The Garage Was Closed


The Garage Was Closed

I was leaving the theater the other evening, just a bit off Broadway. Saw a great show called “Sylvia” about a man and his dog, or was it a dog and her man? Nevertheless, the bitch had a mouth on her that would make a sailor blush, but I digress.
As we approached the parking garage, I noticed something strange. The light was off in the cashier booth, and the exit gate was up. The garage was closed, but we were able to get our car out. My master smiled as we drove out without paying the $15 fee. It got me to thinking.
When do you really close a garage? How do you know what time to close?
The next day, when I went back to the garage to ask the owner why he closed so early, he looked at me strangely. “We always close at 11,” he said – as if it were carved in stone.
I told him that I had counted the number of cars in the garage, and there were about 30 when we left just after midnight. His daily rate was $15. That means he abandoned more than $450 by not keeping the garage open a little later. When I sniffed around a bit, I found that there was a cleaning crew in the building — more than 30 people who pulled tickets but left about 2 a.m. Now we had well over 60 tickets unaccounted for.
Wait, there’s more … I asked what time he opened. He said 7 a.m. sharp. I began to wonder about people who came in before 7 and didn’t pull a ticket to get in (just drove in through the exit lane). There was a lot of construction going on in the building, and I knew that those guys get in early. Plus, there were a couple of brokerage firms that started early to get a jump on the London markets.
“How did you handle those?” I asked. He said that if a person didn’t have a ticket, they were charged from the time the garage opened. It seemed fair to him.
I wondered about someone who parked in the garage the night before, stayed a bit too long at a bar, took a cab home, then arrived at 9:30 a.m. to pick up his car. He simply threw away his ticket and paid for two hours.
It turned out that my theater had opened about a year ago, and a couple of restaurants that stayed open late had opened in the past few months. The garage wasn’t keeping up with the neighborhood. It was closing at 11 simply because it always had.
OK, you have decided to stay open later, but how much later? One way to figure that is to simply keep adding an hour until the number of cars in the lot generates less money than the attendant on duty.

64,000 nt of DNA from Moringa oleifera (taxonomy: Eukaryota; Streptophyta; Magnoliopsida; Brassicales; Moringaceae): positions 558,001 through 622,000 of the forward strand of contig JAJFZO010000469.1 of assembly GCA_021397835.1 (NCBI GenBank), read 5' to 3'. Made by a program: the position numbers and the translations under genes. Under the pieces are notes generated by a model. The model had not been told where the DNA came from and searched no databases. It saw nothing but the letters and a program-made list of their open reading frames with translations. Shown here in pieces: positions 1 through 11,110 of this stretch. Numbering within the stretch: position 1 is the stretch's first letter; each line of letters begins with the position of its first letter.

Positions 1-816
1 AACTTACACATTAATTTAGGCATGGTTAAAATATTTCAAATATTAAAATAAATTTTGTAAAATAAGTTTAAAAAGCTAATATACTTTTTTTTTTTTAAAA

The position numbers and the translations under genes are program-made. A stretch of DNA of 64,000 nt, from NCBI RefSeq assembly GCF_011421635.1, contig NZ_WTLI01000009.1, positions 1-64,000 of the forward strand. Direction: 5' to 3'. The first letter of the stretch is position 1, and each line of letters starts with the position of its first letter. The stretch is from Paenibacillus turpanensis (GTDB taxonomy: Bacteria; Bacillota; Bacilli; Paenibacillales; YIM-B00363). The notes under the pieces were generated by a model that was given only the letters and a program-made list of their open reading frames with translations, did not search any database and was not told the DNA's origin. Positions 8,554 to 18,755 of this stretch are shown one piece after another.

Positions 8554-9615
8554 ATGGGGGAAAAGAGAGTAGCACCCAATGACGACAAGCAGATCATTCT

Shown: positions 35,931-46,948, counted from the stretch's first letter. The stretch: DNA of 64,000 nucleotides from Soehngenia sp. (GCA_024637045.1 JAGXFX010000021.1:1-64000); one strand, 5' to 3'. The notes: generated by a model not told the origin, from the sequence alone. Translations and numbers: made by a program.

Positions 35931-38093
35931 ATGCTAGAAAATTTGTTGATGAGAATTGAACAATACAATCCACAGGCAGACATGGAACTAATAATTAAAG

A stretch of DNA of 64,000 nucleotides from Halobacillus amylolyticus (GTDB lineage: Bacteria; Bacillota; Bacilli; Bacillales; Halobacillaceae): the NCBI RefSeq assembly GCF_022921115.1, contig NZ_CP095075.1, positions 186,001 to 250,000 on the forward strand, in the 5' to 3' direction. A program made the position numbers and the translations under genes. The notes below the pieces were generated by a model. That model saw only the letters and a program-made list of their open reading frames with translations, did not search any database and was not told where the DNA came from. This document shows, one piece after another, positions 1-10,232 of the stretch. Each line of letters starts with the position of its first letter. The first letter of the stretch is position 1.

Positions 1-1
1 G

For instance – let’s assume 30 cars are in the garage at 11. You stay open until midnight and 15 cars leave – you collect $225. Certainly covers the attendant. You then stay open until 1 a.m. and another 12 cars leave – that’s $180 more. But there are only three cars left – the $45 may not be worth another hour; plus, there’s no guarantee that all will leave by 2 a.m.
The owner had another concern: What about overtime? Now he would be paying time-and-a-half or double-time. I asked what his shifts were. He said he had three cashiers on 7-3 and the two-person night crew 3-11. My solution: “You might have one come on at 6 and work until 2, a second come on at 9 and work ’til 5, and one regular one from 8 to 4. Then you could have one of your night crew start at 3 and work ’til 11, and the other start at 5 and work until 1. No overtime and everything is covered.”
Then I got to thinking – why close the garage at all? If you have one cashier on until 1 a.m. and another starting at 6, there are only five hours when the garage is closed. Now you might not get a lot of action between 1 and 6; however, that cashier could double as your maintenance person.
Have him clean up the trash, sweep the garage (it’s better when the place is empty anyway), wash the windows and provide general maintenance. Just close the gate and put a buzzer there or a button connected to a pager the cashier can wear. He can then come back to the gate to handle any issues that arise when he is out of the booth. The maintenance staff you have on during the day can then be used elsewhere, and the extra person actually cost you nothing.
There were also a lot of missing tickets in the garage, and of course the cashiers blamed this on the open exit gates after-hours. My solution solves this problem as well, because there would be no missing tickets during an audit.
See what you can discover when you stay out late?

Article contributed by the Parking PT team.
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